Journal of Abnormal Child Psychology

, Volume 38, Issue 8, pp 1125–1137 | Cite as

Predicting Change in Early Adolescent Problem Behavior in the Middle School Years: A Mesosystemic Perspective on Parenting and Peer Experiences

  • Marie-Hélène Véronneau
  • Thomas J. Dishion


The transition into middle school may be a risky period in early adolescence. In particular, friendships, peer status, and parental monitoring during this developmental period can influence the development of problem behavior. This study examined interrelationships among peer and parenting factors that predict changes in problem behavior over the middle school years. A longitudinal sample (580 boys, 698 girls) was assessed in Grades 6 and 8. Peer acceptance, peer rejection, and their interaction predicted increases in problem behavior. Having high-achieving friends predicted less problem behavior. Parental monitoring predicted less problem behavior in general, but also acted as a buffer for students who were most vulnerable to developing problem behavior on the basis of being well liked by some peers, and also disliked by several others. These findings highlight the importance of studying the family–peer mesosystem when considering risk and resilience in early adolescence, and when considering implications for intervention.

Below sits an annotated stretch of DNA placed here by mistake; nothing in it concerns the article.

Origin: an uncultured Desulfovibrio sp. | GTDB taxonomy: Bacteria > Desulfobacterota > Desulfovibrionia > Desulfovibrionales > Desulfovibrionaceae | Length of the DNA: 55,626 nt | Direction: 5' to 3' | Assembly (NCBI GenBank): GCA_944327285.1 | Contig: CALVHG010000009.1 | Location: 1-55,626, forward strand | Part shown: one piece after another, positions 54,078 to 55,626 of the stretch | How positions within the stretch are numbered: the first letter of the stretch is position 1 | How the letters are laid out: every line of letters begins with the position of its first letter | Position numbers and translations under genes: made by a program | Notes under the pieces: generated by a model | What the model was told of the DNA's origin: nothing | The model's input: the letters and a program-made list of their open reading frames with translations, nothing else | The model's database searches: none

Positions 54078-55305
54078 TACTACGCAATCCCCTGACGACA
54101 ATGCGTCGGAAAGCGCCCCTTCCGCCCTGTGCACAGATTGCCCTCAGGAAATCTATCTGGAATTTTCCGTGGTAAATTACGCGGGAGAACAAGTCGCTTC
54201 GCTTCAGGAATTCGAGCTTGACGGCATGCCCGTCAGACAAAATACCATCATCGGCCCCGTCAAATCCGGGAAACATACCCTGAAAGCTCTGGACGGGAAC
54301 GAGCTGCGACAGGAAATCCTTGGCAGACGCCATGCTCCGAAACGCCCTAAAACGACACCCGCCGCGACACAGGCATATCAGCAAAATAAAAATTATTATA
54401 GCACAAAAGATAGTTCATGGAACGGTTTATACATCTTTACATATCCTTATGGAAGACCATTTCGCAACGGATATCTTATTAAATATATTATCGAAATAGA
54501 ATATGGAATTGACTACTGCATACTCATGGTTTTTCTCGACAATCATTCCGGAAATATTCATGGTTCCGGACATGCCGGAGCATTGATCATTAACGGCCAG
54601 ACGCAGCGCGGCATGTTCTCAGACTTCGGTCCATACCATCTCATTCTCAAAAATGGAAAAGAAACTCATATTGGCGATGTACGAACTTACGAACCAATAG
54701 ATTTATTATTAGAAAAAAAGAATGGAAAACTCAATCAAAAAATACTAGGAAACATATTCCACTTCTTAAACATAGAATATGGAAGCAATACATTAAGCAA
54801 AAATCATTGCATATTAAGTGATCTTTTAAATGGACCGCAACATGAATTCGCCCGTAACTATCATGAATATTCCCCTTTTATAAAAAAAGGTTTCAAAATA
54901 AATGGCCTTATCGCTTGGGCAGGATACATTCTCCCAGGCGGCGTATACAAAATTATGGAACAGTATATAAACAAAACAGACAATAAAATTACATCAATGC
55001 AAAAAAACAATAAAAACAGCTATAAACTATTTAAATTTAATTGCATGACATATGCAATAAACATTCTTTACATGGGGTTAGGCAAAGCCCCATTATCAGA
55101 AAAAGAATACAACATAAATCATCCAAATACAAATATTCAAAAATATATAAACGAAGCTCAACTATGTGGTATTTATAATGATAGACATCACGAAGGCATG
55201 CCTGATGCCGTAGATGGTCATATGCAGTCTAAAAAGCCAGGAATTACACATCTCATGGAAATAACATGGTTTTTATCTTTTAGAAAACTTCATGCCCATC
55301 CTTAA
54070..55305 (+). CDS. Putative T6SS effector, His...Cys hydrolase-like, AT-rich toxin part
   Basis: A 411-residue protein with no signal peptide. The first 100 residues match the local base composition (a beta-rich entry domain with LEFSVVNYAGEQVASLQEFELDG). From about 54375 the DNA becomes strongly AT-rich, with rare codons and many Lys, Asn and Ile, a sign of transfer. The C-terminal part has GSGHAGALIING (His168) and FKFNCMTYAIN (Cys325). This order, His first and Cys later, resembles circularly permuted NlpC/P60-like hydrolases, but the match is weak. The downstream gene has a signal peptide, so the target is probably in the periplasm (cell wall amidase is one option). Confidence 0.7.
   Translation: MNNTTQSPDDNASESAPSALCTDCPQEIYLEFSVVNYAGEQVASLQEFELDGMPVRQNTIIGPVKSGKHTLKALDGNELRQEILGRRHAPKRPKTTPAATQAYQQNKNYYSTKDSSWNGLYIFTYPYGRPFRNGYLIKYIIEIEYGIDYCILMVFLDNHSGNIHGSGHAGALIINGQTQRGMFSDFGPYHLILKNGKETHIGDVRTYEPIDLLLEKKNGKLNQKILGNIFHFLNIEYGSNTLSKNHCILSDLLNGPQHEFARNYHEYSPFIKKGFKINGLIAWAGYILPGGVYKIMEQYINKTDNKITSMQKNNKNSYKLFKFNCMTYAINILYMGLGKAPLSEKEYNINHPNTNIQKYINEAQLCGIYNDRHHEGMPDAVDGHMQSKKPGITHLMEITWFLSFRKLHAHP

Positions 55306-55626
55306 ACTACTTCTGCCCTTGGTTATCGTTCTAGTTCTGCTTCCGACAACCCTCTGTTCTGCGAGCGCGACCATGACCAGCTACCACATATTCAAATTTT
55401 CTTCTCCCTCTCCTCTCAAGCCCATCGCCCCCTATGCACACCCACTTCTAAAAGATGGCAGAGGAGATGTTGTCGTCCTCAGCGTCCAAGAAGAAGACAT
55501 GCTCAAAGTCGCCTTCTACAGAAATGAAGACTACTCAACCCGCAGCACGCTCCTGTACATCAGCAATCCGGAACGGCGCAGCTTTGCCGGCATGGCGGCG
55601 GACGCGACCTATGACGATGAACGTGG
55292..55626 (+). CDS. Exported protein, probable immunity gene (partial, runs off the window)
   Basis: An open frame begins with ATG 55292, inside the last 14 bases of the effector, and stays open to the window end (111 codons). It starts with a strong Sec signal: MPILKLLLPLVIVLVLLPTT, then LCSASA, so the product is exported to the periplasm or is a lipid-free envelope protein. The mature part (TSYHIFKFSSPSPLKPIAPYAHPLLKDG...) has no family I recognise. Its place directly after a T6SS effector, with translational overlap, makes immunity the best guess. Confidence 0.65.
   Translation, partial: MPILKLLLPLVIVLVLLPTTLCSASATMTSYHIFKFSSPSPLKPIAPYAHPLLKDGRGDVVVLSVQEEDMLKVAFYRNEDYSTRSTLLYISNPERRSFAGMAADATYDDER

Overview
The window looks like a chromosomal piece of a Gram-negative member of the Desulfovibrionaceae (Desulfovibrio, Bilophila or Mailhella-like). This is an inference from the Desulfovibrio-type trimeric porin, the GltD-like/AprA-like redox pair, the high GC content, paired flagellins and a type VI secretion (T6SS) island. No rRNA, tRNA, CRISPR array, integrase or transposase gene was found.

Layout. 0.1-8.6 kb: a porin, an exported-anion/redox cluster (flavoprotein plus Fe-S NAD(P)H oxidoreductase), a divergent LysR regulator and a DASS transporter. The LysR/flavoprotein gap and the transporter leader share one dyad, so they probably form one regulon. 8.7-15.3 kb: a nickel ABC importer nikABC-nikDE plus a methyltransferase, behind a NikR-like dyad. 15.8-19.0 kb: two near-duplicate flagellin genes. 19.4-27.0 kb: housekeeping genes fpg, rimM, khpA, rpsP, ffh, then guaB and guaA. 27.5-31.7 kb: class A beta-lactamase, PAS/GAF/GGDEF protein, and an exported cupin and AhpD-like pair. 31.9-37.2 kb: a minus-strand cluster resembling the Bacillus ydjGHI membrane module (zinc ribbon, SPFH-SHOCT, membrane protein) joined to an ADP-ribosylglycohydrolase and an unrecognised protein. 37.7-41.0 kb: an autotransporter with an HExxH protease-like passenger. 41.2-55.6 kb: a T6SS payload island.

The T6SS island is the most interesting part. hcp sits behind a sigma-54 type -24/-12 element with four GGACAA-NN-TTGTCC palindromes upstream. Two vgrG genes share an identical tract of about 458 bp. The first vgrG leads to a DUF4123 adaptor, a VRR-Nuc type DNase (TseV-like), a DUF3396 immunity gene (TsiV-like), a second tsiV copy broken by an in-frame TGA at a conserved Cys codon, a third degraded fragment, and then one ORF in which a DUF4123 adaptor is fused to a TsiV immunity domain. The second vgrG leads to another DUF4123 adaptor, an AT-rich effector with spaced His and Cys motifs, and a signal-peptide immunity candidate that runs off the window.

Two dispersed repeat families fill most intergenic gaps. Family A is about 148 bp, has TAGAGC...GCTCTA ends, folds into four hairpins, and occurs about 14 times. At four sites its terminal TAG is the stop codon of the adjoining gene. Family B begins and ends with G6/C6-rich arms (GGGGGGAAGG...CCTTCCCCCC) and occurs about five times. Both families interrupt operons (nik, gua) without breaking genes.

Behavior problems Social acceptance Friendship Parenting Protective factors 



The preparation of this manuscript was made possible by a postdoctoral fellowship awarded to Marie-Hélène Véronneau by the Social Sciences and Humanities Research Council of Canada, and by grants DA 07031 and DA 13773 from the National Institute on Drug Abuse at the National Institutes of Health to Thomas J. Dishion. We acknowledge the contribution of The Next Generation staff (Peggy Veltman, Trina McCartney, Barb Berry, Carole Dorham, and Nancy Weisel), Eugene School District 4J, 4J Counselor Anne McRae, and the participating youth and families. We also wish to acknowledge Cheryl Mikkola for her editorial assistance in the preparation of this manuscript, and Gregory Fosco, Kristina Hiatt Racer, and Amber McEachern for their comments on an earlier version of this manuscript.


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Copyright information

© Springer Science+Business Media, LLC 2010

Authors and Affiliations

  1. 1.Child and Family CenterUniversity of OregonEugeneUSA

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